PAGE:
Tomb Sweeping Festival Vocabulary
This week marks another important holiday in Chinese Culture – the Tomb Sweeping Festival. This traditional Chinese festival is all about honoring ancestors who have passed away. Here’s a little background and some Tomb Sweeping Festival vocabulary to help you understand a bit more about this day.
Tomb Sweeping Day is celebrated on the 15th day after the Spring Equinox, and the Chinese name can literally be translated as the “Pure Brightness Festival” (清明节 – qīng míng jié). As with most holidays in China, there is an interesting legend associated with the Tomb Sweeping Festival. It goes back to an ancient holiday known as the Cold Food Festival (寒食节 – hán shí jié), which honored a nobleman named Jie Zhitui who died in an unfortunate fire set by the prince Chong’er. He was simply trying to get Jie out of the forest in order to repay him for his great service. A few days were dedicated to honor him, during which time fire was banned. Because of the history, it’s still a tradition to eat cold food (冷食 – lěng shí).
The main activity around Tomb Sweeping Day is ancestor worship (祭祖 – jì zǔ). On this day, people will make many offerings (祭品 – jì pǐn) to their deceased ancestors. For example, people will burn incense (烧香 – shāo xiāng) or paper money (纸钱 – zhǐ qián). However, the burning of paper money has been banned in many cities due to the pollution it causes. Instead, people use chrysanthemums (菊花 – jú huā) because of their flame-like petals.
On Qing Ming, families will visit a cemetery (墓地 – mù dì) to find the tombs (坟墓 – fén mù) of their ancestors. Although, young children are not allowed, as they feel they will see the dead ancestors. They will then sweep the tomb (扫墓 – sǎo mù) and leave some offerings such as flowers, cigarettes, food, and even paper iPhones. The belief is that these things can all be used in the afterlife. It’s important to keep the spirits of deceased ancestors happy, as it’s believed that they continue to look after the family from the great beyond.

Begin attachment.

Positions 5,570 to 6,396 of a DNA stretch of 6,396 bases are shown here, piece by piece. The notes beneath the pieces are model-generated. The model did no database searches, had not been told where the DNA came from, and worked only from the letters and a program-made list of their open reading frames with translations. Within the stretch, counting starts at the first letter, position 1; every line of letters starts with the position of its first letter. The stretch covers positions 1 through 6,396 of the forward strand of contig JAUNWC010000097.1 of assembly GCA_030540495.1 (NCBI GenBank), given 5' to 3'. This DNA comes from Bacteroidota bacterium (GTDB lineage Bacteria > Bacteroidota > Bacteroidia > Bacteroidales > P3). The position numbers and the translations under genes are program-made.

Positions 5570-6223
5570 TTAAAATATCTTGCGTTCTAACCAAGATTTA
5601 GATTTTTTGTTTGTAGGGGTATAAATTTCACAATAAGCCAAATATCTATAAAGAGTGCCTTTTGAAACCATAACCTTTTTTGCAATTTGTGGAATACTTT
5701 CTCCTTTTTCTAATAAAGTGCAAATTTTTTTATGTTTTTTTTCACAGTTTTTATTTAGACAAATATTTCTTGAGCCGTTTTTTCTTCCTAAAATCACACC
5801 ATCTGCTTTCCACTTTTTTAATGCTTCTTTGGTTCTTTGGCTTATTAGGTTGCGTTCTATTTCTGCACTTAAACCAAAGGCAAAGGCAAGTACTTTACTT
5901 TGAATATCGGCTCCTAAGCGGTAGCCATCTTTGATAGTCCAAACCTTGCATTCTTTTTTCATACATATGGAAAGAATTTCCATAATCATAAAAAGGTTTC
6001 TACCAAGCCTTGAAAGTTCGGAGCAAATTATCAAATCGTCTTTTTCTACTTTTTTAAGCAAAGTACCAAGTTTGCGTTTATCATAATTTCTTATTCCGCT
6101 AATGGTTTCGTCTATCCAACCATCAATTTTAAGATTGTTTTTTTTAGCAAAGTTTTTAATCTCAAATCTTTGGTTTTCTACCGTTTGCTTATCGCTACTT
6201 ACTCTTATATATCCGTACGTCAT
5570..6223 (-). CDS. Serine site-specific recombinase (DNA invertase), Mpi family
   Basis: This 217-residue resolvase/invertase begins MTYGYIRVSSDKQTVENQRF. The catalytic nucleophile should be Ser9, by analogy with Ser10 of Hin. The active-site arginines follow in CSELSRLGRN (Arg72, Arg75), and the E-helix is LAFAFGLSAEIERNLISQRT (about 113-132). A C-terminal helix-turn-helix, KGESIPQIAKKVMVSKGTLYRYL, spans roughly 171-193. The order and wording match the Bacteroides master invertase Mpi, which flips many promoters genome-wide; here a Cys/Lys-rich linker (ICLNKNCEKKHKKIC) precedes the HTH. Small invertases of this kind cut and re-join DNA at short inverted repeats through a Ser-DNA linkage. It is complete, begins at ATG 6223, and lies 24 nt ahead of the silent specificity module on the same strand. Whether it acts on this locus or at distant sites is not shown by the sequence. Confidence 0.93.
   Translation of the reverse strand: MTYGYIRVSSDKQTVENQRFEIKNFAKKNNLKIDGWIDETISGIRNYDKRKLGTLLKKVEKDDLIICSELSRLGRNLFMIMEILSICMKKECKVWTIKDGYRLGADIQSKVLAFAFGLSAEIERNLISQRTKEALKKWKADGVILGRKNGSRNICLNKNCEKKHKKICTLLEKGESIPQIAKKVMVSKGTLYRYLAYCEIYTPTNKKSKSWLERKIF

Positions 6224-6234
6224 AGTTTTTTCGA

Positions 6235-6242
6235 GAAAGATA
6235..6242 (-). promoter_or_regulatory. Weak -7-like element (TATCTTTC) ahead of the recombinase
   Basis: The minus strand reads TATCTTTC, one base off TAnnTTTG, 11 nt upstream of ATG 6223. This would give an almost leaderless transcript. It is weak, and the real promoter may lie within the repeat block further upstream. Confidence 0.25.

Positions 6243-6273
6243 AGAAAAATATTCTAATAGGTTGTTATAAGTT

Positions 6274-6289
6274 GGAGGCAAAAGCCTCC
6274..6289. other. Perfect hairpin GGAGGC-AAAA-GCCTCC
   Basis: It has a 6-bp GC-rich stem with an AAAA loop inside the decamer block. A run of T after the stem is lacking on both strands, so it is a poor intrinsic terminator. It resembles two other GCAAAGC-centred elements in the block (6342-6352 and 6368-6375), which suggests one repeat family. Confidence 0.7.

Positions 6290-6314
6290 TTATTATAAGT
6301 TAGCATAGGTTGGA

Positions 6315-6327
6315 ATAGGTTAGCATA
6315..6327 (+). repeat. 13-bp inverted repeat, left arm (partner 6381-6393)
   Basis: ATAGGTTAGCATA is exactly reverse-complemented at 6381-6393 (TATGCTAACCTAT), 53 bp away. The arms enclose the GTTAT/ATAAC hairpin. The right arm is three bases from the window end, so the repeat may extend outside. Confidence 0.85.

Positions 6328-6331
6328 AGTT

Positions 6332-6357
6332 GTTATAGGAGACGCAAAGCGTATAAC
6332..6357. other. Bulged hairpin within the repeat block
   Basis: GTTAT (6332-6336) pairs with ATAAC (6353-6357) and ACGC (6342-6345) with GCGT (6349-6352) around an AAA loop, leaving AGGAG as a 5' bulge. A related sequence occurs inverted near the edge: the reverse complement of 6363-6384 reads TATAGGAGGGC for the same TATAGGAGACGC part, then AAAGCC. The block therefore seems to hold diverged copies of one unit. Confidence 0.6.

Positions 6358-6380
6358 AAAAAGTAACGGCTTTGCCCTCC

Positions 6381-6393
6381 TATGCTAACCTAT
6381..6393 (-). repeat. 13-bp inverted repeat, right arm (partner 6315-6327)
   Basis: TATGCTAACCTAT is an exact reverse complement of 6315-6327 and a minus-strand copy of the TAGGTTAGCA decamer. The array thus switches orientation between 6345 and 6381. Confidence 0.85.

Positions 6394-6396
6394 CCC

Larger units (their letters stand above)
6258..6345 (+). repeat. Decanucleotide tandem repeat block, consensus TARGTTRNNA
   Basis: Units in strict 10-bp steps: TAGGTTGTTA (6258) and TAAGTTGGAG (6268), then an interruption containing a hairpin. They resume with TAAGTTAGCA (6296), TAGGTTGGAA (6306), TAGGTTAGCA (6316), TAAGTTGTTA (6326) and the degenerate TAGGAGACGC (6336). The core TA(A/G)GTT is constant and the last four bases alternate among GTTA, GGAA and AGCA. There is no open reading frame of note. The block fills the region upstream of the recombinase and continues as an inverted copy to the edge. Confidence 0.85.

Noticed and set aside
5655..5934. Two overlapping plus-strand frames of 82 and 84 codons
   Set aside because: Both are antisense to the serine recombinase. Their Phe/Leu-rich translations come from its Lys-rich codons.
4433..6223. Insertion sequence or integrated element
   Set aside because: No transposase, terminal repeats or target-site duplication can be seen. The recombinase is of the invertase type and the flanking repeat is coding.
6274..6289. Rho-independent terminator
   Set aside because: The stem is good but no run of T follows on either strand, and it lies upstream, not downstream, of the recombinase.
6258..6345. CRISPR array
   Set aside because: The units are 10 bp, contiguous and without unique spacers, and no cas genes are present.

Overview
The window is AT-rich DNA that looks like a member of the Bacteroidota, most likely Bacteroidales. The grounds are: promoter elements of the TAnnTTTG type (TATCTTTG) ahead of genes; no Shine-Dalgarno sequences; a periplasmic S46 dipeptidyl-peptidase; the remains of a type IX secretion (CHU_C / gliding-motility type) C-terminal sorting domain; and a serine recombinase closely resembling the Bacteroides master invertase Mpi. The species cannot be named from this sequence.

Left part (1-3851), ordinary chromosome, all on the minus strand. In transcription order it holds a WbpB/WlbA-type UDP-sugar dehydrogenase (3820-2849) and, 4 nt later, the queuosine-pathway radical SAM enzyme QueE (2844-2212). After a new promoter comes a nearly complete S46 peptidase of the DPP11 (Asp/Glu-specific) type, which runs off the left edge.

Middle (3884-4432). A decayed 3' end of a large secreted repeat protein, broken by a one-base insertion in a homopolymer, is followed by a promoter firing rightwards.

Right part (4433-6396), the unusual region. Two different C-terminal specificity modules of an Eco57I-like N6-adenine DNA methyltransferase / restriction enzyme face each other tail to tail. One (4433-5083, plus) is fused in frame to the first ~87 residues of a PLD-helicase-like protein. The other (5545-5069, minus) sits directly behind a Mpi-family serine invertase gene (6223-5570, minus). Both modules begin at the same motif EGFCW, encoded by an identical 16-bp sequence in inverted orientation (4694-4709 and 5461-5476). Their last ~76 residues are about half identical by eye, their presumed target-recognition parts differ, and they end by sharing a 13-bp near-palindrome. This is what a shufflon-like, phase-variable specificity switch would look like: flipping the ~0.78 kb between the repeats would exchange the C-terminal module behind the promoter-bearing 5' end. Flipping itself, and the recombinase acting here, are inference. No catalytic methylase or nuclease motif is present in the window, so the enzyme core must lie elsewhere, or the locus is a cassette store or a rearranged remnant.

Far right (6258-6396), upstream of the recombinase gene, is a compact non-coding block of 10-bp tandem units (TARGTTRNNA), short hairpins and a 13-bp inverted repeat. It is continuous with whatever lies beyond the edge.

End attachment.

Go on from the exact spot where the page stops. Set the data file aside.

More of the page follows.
Traditionally on Qingming, people will hang willow branches over their doors to ward away evil spirits and, as with most Chinese festivals, there’s also a food and drink element: “Tomb Sweeping Day” sees people snack on green glutinous rice balls known as qingtuan and it’s also a crucial period for tea production in China. Thanks to its timing at the start of spring, the Tomb Sweeping Festival is also all about getting outside for a spring outing (踏青 – tà qīng). The most popular activity to enjoy at the start of spring is flying a kite (放风筝 – fàng fēng zhēng).
After doing some research I found some interesting sites, creating things out of paper in order to burn it to the ancestors! Literally you can get anything and burn it!
Learn more and read on for the vocabulary list, to enrich your personal Chinese Education:
- 清明节qīng míng jié Qing Ming Festival
- 寒食节hán shí jié Cold Food Festival
- 祭祖jì zǔ ancestor worship
- 祭品jì pǐn offerings
- 烧香shāo xiāng burning incense
- 纸钱zhǐ qián paper money
- 菊花jú huā chrysanthemum
- 冷食lěng shí cold food
- 墓地mù dì cemetery
- 坟墓fén mù grave
- 扫墓sǎo mù sweeping the tomb
- 踏青tà qīng spring outing
- 放风筝fàng fēng zhēng fly a kite
- 青团qīng tuán green dumplings